This report documents radionuclide air emissions that result in the highest effective dose equivalent (EDE) to a member of the public, referred to as the maximally exposed individual (MEI). The report has been prepared in compliance with the Code of Federal Regulations (CFR), Title 40, Protection of the Environment, Part 61, National Emission Standards for Hazardous Air Pollutants (NESHAP), Subpart H, National Emission Standards for Emissions of Radionuclides Other than Radon from Department of Energy Facilities and Washington Administrative Code (WAC) Chapter 246-247, Radiation Protection Air Emissions. The dose to the PNNL Site MEI due to routine major and minor point source emissions in 2013 from PNNL Site sources is 2E-05 mrem (2E-07 mSv) EDE. The dose from fugitive emissions (i.e., unmonitored sources) is 2E-6 mrem (2E-8 mSv) EDE. The dose from radon emissions is 1E-11 mrem (1E-13 mSv) EDE. No nonroutine emissions occurred in 2013. The total radiological dose for 2013 to the MEI from all PNNL Site radionuclide emissions, including fugitive emissions and radon, is 2E-5 mrem (2E-7 mSv) EDE, or 100,000 times smaller than the federal and state standard of 10 mrem/yr, to which the PNNL Site is in compliance

  3. Effect of timed secondary-air injection on automotive emissions

    NASA Technical Reports Server (NTRS)

    Coffin, K. P.

    1973-01-01

    A single cylinder of an automotive V-8 engine was fitted with an electronically timed system for the pulsed injection of secondary air. A straight-tube exhaust minimized any mixing other than that produced by secondary-air pulsing. The device was operated over a range of engine loads and speeds. Effects attributable to secondary-air pulsing were found, but emission levels were generally no better than using the engine's own injection system. Under nontypical fast-idle, no-load conditions, emission levels were reduced by roughly a factor of 2.

  4. Impacts of Lowered Urban Air Temperatures on Precursor Emission and Ozone Air Quality.

    PubMed

    Taha, Haider; Konopacki, Steven; Akbari, Hashem

    1998-09-01

    Meteorological, photochemical, building-energy, and power plant simulations were performed to assess the possible precursor emission and ozone air quality impacts of decreased air temperatures that could result from implementing the "cool communities" concept in California's South Coast Air Basin (SoCAB). Two pathways are considered. In the direct pathway, a reduction in cooling energy use translates into reduced demand for generation capacity and, thus, reduced precursor emissions from electric utility power plants. In the indirect pathway, reduced air temperatures can slow the atmospheric production of ozone as well as precursor emission from anthropogenic and biogenic sources. The simulations suggest small impacts on emissions following implementation of cool communities in the SoCAB. In summer, for example, there can be reductions of up to 3% in NOx emissions from in-basin power plants. The photochemical simulations suggest that the air quality impacts of these direct emission reductions are small. However, the indirect atmospheric effects of cool communities can be significant. For example, ozone peak concentrations can decrease by up to 11% in summer and population-weighted exceedance exposure to ozone above the California and National Ambient Air Quality Standards can decrease by up to 11 and 17%, respectively. The modeling suggests that if these strategies are combined with others, such as mobile-source emission control, the improvements in ozone air quality can be substantial.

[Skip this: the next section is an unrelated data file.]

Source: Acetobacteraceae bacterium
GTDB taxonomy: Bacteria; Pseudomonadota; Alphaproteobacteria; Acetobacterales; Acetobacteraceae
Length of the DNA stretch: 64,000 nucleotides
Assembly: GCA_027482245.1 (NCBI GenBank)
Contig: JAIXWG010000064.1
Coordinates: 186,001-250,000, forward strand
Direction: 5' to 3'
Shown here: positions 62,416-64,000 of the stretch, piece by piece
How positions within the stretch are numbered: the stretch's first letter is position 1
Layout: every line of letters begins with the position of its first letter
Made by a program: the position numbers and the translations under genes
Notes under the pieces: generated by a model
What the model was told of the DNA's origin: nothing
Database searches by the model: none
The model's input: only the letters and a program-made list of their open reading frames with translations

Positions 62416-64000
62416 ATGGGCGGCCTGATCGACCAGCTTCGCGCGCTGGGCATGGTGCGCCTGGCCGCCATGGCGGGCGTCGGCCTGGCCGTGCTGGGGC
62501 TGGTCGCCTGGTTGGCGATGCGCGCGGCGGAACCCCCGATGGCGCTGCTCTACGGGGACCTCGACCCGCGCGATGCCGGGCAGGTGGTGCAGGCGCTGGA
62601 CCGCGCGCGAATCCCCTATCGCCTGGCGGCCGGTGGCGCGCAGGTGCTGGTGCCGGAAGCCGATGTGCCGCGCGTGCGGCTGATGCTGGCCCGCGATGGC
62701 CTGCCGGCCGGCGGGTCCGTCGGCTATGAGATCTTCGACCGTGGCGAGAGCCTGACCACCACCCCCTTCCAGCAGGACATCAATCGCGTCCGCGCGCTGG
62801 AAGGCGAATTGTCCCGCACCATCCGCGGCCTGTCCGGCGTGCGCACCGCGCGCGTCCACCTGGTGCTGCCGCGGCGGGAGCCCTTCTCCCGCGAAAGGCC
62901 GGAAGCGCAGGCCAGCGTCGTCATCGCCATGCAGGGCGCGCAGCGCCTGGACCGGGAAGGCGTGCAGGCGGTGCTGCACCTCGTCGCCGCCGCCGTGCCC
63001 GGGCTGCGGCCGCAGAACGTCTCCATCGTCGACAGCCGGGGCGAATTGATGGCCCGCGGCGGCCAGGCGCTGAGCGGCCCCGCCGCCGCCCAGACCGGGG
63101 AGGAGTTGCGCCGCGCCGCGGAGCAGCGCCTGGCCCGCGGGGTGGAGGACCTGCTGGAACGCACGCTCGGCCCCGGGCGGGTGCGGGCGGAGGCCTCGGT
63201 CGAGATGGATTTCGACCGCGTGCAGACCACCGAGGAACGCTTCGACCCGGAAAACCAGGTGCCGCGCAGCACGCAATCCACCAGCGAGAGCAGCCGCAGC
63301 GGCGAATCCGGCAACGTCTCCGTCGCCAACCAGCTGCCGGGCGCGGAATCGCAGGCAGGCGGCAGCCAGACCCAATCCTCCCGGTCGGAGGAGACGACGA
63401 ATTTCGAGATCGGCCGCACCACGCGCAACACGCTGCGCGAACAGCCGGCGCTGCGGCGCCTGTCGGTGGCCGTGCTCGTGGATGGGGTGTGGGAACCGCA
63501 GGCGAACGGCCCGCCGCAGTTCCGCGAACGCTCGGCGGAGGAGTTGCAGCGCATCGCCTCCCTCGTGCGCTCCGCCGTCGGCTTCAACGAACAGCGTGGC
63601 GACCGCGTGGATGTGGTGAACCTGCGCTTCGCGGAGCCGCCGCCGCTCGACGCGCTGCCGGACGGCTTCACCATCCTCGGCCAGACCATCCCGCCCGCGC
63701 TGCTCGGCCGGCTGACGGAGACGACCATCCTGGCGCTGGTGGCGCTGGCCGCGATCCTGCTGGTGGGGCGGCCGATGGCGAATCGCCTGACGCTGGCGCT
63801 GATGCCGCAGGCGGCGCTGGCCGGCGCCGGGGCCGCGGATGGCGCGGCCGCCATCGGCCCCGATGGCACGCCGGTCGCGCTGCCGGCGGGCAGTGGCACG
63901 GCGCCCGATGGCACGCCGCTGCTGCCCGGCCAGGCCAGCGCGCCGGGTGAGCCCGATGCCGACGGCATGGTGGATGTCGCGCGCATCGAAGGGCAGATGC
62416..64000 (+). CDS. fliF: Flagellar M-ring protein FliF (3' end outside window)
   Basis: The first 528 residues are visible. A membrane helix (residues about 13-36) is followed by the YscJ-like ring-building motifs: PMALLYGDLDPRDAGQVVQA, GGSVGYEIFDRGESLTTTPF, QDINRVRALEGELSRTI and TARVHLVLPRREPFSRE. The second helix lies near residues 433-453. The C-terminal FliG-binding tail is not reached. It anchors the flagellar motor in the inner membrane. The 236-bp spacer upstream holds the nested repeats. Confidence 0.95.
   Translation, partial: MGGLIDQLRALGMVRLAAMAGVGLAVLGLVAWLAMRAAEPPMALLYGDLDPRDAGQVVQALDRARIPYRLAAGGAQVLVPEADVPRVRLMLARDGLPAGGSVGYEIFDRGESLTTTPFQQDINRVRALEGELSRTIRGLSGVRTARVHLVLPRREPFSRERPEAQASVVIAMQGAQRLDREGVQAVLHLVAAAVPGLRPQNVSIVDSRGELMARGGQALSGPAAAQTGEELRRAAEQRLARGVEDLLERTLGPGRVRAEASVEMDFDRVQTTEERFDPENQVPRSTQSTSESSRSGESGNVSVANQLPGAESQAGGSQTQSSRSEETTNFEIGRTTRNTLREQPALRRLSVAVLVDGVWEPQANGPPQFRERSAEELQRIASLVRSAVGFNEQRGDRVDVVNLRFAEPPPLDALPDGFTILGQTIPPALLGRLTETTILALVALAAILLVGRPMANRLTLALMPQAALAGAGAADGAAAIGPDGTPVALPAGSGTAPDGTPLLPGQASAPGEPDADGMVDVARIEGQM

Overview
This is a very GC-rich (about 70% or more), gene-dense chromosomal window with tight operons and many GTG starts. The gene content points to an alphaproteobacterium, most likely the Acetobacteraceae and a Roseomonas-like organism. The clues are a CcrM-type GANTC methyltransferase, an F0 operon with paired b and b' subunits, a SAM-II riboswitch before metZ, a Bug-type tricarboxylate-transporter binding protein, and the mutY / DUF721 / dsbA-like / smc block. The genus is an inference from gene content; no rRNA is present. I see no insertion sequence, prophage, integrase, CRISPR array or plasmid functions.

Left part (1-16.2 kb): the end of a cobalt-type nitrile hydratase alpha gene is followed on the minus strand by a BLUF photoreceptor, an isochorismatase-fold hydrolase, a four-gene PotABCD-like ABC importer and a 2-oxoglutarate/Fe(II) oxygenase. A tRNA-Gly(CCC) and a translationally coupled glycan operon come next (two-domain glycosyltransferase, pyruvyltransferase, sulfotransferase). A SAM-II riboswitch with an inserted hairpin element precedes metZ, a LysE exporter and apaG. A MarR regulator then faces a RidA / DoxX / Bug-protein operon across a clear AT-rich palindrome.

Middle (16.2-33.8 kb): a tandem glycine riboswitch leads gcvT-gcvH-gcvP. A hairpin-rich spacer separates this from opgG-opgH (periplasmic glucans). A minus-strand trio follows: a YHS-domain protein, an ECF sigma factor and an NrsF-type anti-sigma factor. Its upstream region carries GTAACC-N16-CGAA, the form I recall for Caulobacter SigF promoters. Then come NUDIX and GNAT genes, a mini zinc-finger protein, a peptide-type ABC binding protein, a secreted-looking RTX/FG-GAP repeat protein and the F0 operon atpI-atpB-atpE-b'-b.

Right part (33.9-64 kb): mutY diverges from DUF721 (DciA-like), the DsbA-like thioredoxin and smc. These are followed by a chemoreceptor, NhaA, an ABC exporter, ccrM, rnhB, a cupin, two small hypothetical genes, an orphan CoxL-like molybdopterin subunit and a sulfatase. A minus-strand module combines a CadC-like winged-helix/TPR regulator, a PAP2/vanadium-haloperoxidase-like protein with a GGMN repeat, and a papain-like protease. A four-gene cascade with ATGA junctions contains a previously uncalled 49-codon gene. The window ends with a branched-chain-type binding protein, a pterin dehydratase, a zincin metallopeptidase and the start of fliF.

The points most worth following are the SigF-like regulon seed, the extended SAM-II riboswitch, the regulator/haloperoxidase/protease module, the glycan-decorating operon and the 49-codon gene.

5. Feasibility of including fugitive PM-10 emissions estimates in the EPA emissions trends report

    SciTech Connect

    Barnard, W.; Carlson, P.

    1990-09-01

    The report describes the results of Part 2 of a two part study. Part 2 was to evaluate the feasibility of developing regional emission trends for PM-10. Part 1 was to evaluate the feasibility of developing VOC emission trends, on a regional and temporal basis. These studies are part of the effort underway to improve the national emission trends. Part 1 is presented in a separate report. The categories evaluated for the feasibility of developing regional emissions estimates were: unpaved roads, paved roads, wind erosion, agricultural tilling, construction activities, feedlots, burning, landfills, mining and quarrying unpaved parking lots, unpaved airstrips and storage piles.

  6. National Emission Standards for Hazardous Air Pollutants Submittal - 1995

    SciTech Connect

    Black, S.C.; Townsend, Y.E.

    1996-06-01

    This report contains National Emission Standards for Hazardous Air Pollutants at the Nevada Test Site (NTS). It provides lists of figures and tables related to the NTS and includes a Site Description. The Source Description includes current and previous activities conducted on the NTS. The Site has been the primary location for testing of nuclear explosives in the Continental U.S. since 1951. Historical testing has included (1) atmospheric testing in the 1950`s and early 1960s, (2) earth-cratering experiments, and (3) open-air nuclear reactor and rocket engine testing. At the North Las Vegas Facility, operated for DOE/NV by EG&G Energy Measurements, there was an Unusual Occurrence that led to an insignificant potential exposure to an offsite person. The incident involved the release of tritiated water (HTO), and a description of the incident and the method of calculating the effective dose equivalent for offsite exposure are described. The Source Description further describes Ground Seepage of Noble Gases, Radioactive Waste Management Sites, and Plutonium Contaminated Surface Areas.